A primer on peanut butter whiskey
Meet your new favourite spirit: sip it neat, spike your milkshakes or take a PB&J shot
When it comes to bar cart essentials, you have your whiskeys and your gins, your vodkas and your rums. But there’s one more bottle to add to your regular rotation: peanut butter whiskey.
Yes, Skrewball Peanut Butter Whiskey cheekily channels the characteristics of everyone’s favourite sandwich spread—savoury-sweet, creamy and smooth. At 35 per cent, it has the backbone of a whiskey, but the presence and palate of a liquid peanut butter cup.
We can thank husband-wife duo Steven Yeng and Brittany Merril Yeng for bringing us this delectable oddball spirit. Peanut butter is deeply personal for the California couple. Yeng, a Polio survivor, was born in 1980s Cambodia. His family fled the country when he was one, spending years in a refugee camp in Thailand before being sponsored for passage to San Diego. When they landed on the Golden Coast, Yeng was fed a foreign new ingredient to get some meat on his bones: peanut butter sandwiches.
His love of the sticky delicious paste grew from there. When he opened a restaurant, peanut butter was a mainstay on the menu; slathered on wings, snuck into fried rice and infused into peanut butter whiskey cocktails. “People loved peanut butter whiskey’s unique but comforting flavours,” describes Merill Yeng.
While Skrewball started as Yeng’s self-made peanut butter shots, Merril Yeng, a chemist by trade, began taking real peanuts, distilling them and removing the proteins, oils and allergens to craft a silky, peanut butter-ish product.
“What made the brand so successful is that people love peanut butter and they love whiskey,” says Yeng. “Combine the two, and people fall in love and share it with everyone they know.” Because Skrewball peanut butter whiskey contains less than 2.5 parts peanuts per million (a dust-sized amount and the detectable limit for allergies), Yeng has found even “people with severe allergies to peanuts love it. They’re some of our biggest supporters; they can finally taste peanut butter.”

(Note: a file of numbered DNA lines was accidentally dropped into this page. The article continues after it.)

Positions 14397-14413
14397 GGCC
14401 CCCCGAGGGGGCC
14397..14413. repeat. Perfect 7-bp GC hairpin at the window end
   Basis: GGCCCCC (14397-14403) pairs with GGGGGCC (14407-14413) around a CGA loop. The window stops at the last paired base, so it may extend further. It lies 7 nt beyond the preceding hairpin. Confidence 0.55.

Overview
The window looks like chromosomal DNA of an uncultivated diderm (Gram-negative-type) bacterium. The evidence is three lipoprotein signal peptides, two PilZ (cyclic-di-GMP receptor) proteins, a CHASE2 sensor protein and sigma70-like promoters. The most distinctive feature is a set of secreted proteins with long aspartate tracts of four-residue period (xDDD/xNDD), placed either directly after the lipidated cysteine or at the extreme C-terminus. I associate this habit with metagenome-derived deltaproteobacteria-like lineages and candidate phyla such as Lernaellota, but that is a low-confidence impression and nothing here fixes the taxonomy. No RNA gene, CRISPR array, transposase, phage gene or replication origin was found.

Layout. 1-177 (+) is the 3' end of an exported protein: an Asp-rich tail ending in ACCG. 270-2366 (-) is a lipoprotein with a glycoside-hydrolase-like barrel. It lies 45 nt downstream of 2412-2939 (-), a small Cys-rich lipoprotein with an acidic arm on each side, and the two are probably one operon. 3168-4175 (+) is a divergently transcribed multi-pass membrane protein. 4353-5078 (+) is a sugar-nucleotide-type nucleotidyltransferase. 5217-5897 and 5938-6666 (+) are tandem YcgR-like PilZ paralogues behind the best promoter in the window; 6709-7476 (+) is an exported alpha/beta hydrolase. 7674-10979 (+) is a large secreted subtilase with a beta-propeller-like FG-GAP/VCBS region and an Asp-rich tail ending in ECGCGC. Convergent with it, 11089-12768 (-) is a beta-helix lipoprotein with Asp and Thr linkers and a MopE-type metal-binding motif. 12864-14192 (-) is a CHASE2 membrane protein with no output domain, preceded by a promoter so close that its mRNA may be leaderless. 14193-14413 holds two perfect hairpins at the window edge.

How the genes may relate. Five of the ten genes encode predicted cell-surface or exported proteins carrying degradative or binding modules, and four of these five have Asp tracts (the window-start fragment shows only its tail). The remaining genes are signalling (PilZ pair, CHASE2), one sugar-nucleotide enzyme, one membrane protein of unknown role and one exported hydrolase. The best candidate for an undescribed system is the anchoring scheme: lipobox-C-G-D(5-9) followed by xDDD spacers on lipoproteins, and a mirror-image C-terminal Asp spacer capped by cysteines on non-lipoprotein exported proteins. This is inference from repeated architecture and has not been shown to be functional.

Plus, how you use Skrewball is limited only by your imagination. “The versatility of Skrewball is insane,” says Yeng. “Think of it like Pad Thai. It has so many flavours within. There’s the sweet, the spicy and the sour, all in one. So what can’t Skrewball go with?”
Dose a milkshake or a hot apple cider with Skrewball or, as Yeng recommends, “try it in an Irish coffee, hot chocolate or eggnog around the holidays.” Year-round, sub a few ounces of Skrewball into a lemon-y ginger Gold Rush cocktail, shake it up in a whiskey Sour Skrew or try your hand at “The Morning Skrew”—a foamy Skrewball latte with a sprinkling of nutmeg. Keep a bottle on hand for the summer months and spike a berry hard seltzer with Skrewball for a PB&J spritz. Did someone say Skrewball margarita?
Or, simply sip it neat with a smoked-salt rim. It’s silky sweet with a subtle fattiness that coats your mouth and leaves an ever-so-slightly-salty aftertaste (just like cracking into a handful of salted peanuts).
So we can all be grateful that despite a lack of investment interest, the couple took the leap and funnelled their savings into bringing peanut butter whiskey to the masses. The name, Skrewball, became a nod to being oddballs who take risks. (It’s also a nod to Yeng’s grandparents, who were killed for being free thinkers during the Cambodian genocide.)
Six months after launching, Skrewball was selling out nationwide with its cheeky approach. They ran through a million cases in less than two years—the fastest independent liquor launch in history. As Yeng concludes: “Skrewball is fun. It’s a celebration to drink.”
Learn more about Skrewball peanut butter whiskey or purchase here.